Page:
WHO advises Chinese to take measures amid respiratory illness spike
GENEVA, Switzerland, (AFP) – The World Health Organization on Wednesday urged people in China to “follow measures to reduce the risk of respiratory illness” and asked authorities for more information about a reported spike in cases among children.
Northern areas of the country have reported an increase in “influenza-like illness” since mid-October when compared to the same period in the previous three years, the WHO said.
“WHO has made an official request to China for detailed information on an increase in respiratory illnesses and reported clusters of pneumonia in children,” the UN health body said in a statement posted on social media and confirmed to AFP by a spokesperson.
Chinese authorities told reporters on November 13 that the respiratory illness spike was due to the lifting of COVID-19 restrictions and the circulation of known pathogens, including influenza and common bacterial infections that affect children.
On November 21, media and public disease surveillance system ProMED reported clusters of undiagnosed pneumonia in children in northern China.
The WHO said it was unclear if ProMED’s report was related to the authorities’ press conference and that it was seeking clarification.
The agency “has also requested additional information on recent trends in the circulation of known pathogens, including influenza, SARS-CoV-2 (the virus that gives rise to COVID-19), RSV affecting infants and Mycoplasma pneumoniae, as well as on the degree of overcrowding in the health system,” the statement added.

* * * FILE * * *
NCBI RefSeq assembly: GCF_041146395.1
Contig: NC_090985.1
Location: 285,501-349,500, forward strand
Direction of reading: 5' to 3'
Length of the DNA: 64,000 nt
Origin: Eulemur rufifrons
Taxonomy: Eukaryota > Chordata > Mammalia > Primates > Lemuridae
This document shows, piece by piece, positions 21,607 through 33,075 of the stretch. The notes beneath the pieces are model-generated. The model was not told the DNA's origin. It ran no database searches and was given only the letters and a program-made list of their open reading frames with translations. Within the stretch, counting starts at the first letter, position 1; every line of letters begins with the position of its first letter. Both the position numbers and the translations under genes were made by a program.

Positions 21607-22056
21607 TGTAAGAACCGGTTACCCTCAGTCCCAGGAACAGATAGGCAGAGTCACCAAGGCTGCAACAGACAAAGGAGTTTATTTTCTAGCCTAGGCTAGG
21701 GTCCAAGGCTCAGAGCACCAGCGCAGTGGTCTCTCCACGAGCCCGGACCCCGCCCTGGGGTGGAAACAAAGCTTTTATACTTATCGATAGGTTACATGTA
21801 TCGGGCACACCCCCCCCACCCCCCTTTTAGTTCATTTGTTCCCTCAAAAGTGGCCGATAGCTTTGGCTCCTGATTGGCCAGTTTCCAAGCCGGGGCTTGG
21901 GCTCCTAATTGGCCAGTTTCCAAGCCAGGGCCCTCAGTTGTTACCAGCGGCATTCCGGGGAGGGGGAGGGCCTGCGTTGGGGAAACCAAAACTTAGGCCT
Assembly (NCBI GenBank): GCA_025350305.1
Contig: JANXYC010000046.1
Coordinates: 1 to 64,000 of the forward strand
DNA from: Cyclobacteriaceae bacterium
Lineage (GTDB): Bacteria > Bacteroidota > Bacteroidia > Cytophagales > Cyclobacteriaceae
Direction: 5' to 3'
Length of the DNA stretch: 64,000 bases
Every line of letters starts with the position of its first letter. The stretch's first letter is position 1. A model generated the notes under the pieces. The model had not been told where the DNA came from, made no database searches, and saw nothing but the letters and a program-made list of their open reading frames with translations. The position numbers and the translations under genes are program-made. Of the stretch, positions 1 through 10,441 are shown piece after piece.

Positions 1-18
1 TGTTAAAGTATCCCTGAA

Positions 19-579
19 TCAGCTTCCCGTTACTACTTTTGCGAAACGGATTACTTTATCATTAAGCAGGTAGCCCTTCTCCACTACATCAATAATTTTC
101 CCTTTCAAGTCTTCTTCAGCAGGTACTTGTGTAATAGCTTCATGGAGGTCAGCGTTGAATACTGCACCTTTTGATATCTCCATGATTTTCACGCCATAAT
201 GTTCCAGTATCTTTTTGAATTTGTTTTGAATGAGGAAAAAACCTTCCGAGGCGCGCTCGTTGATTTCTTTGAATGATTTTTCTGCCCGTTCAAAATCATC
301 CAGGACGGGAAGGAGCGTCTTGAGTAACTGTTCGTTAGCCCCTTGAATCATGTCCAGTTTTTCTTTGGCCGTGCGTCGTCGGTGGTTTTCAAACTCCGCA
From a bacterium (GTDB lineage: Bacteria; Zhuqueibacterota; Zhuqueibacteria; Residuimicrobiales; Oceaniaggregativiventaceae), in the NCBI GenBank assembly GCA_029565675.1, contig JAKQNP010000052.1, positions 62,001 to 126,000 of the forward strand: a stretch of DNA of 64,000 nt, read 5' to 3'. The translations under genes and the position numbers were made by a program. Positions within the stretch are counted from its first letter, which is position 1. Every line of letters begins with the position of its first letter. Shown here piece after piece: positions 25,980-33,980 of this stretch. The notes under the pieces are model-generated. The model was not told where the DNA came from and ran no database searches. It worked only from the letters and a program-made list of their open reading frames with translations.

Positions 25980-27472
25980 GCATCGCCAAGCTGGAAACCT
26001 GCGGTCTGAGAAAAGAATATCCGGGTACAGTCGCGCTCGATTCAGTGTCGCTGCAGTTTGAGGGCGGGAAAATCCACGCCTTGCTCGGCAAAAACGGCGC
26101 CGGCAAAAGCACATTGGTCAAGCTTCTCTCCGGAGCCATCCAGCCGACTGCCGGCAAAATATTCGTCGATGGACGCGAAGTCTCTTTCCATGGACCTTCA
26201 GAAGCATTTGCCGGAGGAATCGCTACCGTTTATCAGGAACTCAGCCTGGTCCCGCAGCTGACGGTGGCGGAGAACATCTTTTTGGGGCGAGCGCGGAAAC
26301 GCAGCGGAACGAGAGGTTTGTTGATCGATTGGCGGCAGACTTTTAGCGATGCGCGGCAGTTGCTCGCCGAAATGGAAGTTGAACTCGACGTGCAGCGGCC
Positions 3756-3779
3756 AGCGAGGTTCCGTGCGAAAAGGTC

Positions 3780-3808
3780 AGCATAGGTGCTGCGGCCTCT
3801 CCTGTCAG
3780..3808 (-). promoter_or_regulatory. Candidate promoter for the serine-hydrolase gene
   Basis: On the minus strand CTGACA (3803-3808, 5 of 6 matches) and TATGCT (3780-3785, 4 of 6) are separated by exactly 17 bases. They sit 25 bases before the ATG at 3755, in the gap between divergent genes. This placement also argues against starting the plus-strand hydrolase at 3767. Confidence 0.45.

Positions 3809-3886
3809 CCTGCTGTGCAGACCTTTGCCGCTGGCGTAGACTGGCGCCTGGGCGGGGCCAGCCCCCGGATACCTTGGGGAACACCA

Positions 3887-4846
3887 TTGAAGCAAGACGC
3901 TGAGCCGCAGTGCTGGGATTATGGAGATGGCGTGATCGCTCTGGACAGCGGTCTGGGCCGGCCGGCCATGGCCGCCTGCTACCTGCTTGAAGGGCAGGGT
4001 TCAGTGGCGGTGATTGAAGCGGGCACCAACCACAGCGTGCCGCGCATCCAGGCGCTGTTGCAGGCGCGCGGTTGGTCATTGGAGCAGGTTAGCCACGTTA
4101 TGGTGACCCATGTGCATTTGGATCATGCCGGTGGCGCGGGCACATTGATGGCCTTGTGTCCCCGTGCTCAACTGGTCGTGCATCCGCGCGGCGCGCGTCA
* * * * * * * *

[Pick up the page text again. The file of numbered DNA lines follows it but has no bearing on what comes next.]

In the meantime, it urged people to take preventative measures, such as vaccination, keeping their distance from the sick, staying at home when ill, regular hand-washing and wearing masks as appropriate.
The WHO gave no indication of China’s response to the request for more information.
Over the course of the COVID-19 pandemic, the WHO repeatedly criticised Chinese authorities for their lack of transparency and cooperation.
More than three years after cases were first detected in Wuhan, heated debate still rages around the origins of COVID-19, with scientists pitted between two main theories: an escape from a laboratory in the city where such viruses were being studied or an intermediate animal that infected people at a local market.
Earlier this year, WHO experts said they were sure that Beijing had far more data that could shed light on the origins of COVID, and called it a moral imperative for the information to be shared.
A team of specialists led by the WHO and accompanied by Chinese colleagues investigated China in early 2021, but there has not been a team able to return since and WHO officials have repeatedly asked for additional data.
WHO chief Tedros Adhanom Ghebreyesus has stressed that getting to the bottom of the mystery could help avert future pandemics.